SYDA - Introduction to Siddha Meditation, 7:30 p.m., 1019 Baldwin.
Hillel - Masada Television Series, 9 p.m., 1429 Hill.
CULS - openHouse for students interested in medical or health-related
careers, 7 p.m., Trotter House.
Residence Hall Association - Dannon Yogurt Taste Test, 2 p.m., Betsy
Karma Thegsum Choling - Meditation, 7 p.m., 734 Fountain.
Rec. Sports - Circuit training program for total fitness, 7:30 p.m., CCRB.
Int. Folk Dance Club - Advanced teaching and dancing, 8 p.m., Bell Pool
PIRGIM - "What you can Do to Force Your Landlord to Insulate," 8 p.m.,
WCBN - "People, Places, and Issues" Discussion and call-in, 6:30 p.m.,
To submit Items for the Happenings Column, send them in care of;
Happenings, The Michigan Daily, 420 Maynard St., Ann Arbor, MI., 48109.
CAMP TAMARACK POSITIONS
BRIGHTON & ORTONVILLE, MICH.
FINAL INTERVIEW DATE
APRIL16, CALL 764-7456I
Pentagon wants orbiting command center
CAPE CANAVERAL, Fla. (AP) - U.S. defense
specialists, anxious about the activities of Soviet
military cosmonauts and killer satellites, are urging
President Reagan to ask Congress to establish a
Pentagon command center in permanent orbit above
The Soviets have said they expect to establish a
space station, for 12 to 14 persons, by 1985. Two
cosmonauts presently orbiting in the Salyut space
station are stark reminders of their aggressive pur-
suit of this goal.
REAGAN IS SAID to be receptive to the idea and
military planners -are clos'ely monitoring the first
space shuttle mission. The shuttle, crucial to military
space ambitions, is scheduled for launch on Friday.
Congressional space experts and Pentagon officials
have told Reagan that the shuttle, used to full
capacity, would block the Soviets from seizing con-
trol of the ultimate "high ground.".
Sen. Harrison Schmitt (D-N.M.), a former
astronaut who heads the Senate space subcommittee,
wants Reagan to commit the nation to develop a large
permanent multiman command center in orbit, using
the shuttle to ferry building materials, equipment
SCHMITT SAYS THAT THE shuttle is far superior
to anything the Soviets are developing and that= a
presidential declaration that it will be used to help
build and maintain a military space station would
demonstrate that "we're not going to allow the forces
of oppression to dominate that new ocean."
Military astronauts could keep track of troop, ship
and aircraft movements; monitor missile deployment
and testing; fly shuttle craft on tests or repair
missions, and inspect potentially hostile satellites,
destroying them if necessary.
f aniiiles to
wait in line
to bury dead.
SAN FRANCISCO (AP)-Bodies are accumulating at
funeral homes in San Francisco, where a 3-week-old
cemetery workers' strike has forced families to take a num-
ber and wait in line to bury their dead.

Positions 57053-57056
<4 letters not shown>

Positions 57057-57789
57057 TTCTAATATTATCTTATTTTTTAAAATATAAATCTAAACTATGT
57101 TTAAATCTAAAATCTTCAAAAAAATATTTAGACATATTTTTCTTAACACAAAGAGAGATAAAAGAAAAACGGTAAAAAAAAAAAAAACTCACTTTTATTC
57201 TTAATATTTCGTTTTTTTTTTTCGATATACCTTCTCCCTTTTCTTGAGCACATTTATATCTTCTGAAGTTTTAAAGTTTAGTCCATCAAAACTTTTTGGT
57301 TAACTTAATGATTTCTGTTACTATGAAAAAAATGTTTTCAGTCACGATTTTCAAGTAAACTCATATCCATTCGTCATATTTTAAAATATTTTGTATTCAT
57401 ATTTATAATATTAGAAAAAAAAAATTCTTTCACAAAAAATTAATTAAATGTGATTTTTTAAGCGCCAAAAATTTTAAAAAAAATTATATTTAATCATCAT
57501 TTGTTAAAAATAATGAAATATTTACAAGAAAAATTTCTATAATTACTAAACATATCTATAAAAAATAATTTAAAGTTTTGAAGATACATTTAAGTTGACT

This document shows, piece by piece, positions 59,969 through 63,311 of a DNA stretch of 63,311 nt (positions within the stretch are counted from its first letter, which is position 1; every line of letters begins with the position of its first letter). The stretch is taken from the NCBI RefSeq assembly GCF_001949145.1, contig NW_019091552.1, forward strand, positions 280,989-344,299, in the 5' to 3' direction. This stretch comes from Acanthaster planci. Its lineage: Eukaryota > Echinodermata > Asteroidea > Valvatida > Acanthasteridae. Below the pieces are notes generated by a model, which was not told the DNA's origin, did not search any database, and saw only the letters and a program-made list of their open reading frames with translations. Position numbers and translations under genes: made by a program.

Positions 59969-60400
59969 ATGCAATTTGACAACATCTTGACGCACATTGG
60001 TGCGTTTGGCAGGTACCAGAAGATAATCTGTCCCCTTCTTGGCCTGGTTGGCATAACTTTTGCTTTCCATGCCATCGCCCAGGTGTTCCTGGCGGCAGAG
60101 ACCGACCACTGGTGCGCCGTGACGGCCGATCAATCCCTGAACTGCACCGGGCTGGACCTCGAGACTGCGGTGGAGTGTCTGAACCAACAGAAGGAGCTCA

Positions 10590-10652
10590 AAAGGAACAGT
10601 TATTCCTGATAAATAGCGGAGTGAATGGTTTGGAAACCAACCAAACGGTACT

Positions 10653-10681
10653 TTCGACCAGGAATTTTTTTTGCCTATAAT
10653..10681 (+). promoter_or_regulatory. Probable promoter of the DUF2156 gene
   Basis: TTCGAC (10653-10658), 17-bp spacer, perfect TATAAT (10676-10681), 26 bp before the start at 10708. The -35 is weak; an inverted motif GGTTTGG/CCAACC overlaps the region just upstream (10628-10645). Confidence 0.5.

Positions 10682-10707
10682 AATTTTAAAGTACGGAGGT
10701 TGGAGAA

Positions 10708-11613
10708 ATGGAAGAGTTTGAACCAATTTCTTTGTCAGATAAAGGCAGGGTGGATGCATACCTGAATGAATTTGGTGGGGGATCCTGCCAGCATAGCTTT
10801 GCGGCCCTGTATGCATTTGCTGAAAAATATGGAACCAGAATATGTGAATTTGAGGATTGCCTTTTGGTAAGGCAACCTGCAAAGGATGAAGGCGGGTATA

The living "are the ones who are hurt the worst," said
RobertMoore, manager of Halstead & Co., the-city's largest
funeral home where 13 embalmed corpses are being stored.
"THERE'S A GREAT deal of trauma associated with
death anyway," he said. "But not being able to put them
away and not knowing when you're going to be able to-that's
On March 18, 130 members of the Cemetery Workers and
Green Attendants Local 265 struck over an impasse in con-
tract talks with Associated Cemeteries.
"Everybody seems to think we just dig a hole and walk
away," Union Business Manager William Chapman said.
"But when it gets right down to it, we do some ugly and
gruesome work, and we're not paid enough for it."
THE UNION WANTS a three-year contract with a first-
year wage of $85 a day, an 11 percent increase over the $76
they earned under the last contract, plus an $8-a-day increase
in the second and third years. Management offered a 10 per-
cent raise over one year.
Liberals open fight to
extend voting rights
WASHINGTON (AP) - A coalition of
liberal House and Senate members
opened a tough battle yesterday to keep
alive key provisions of the 1965 Voting
Rights Act designed to give minority
voters easy access to the polls.
Led by Sens. Edward Kennedy (D,
Mass.) and Charles Mathias Jr. (R-
Md.), supporters of extending the
voting rights law conceded they face
strong opposition in the conservative
Congress, especially the Senate.
AT THE TIME OF its passage, the
1965 law was hailed as a major civil
rights landmark, and since then the
number of minority voters has doubled.
But the political climate has changed
dramatically, and in the Senate, sup-
porters of extension face the opposition
of Sen. Strom Thurmond (R-S.C.)
chairman of the Senate Judiciary
At a news conference, Kennedy
pledged to find other ways to get the
legislation introduced Tuesday before
the full Senate if Thurmond declines to
permit "fair consideration" by the
THE MAJOR controversial issue cen-
ters on a provision of the 1965 law which
requires all of nine states and parts of
11 others to seek Justice Department or
federal court approval whenever they
and Rapists ...
YOU CANNOT PURCHASE A SAFER
STRONGER, MORE EFFECTIVE TEAR
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NBC, CBS and ABC
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newspapers and maga
even a300 lb, man up to
tenty minutes No
permanent injury to
assailant. Has twice
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change the rules for voting in local,
state or federal elections.
Those states - most of them in the
South - are included because in the
past they have had poor voting records
among blacks or Spanish-speaking
residents. Some still do.
Thurmond has said that provision of
the law has outlived its usefulness, and
if it is to be extended it should include
all 50 states, not just the South, which
he feels is being punished for past pat-
terns of discrimination.
Supporters deny any regional bias
and say the Justice Department also
now requires parts of many Northern
and Western states to submit changes
they make inelection rules.
MEN'S GLEE CLUB
'A4n Explosion of Sound"
Seven Great Glee Clubs
Two Nights of Song
..E ' U+
$4.50, $3.00, $2.00 (Students)
Hill Box Office
Opens April 6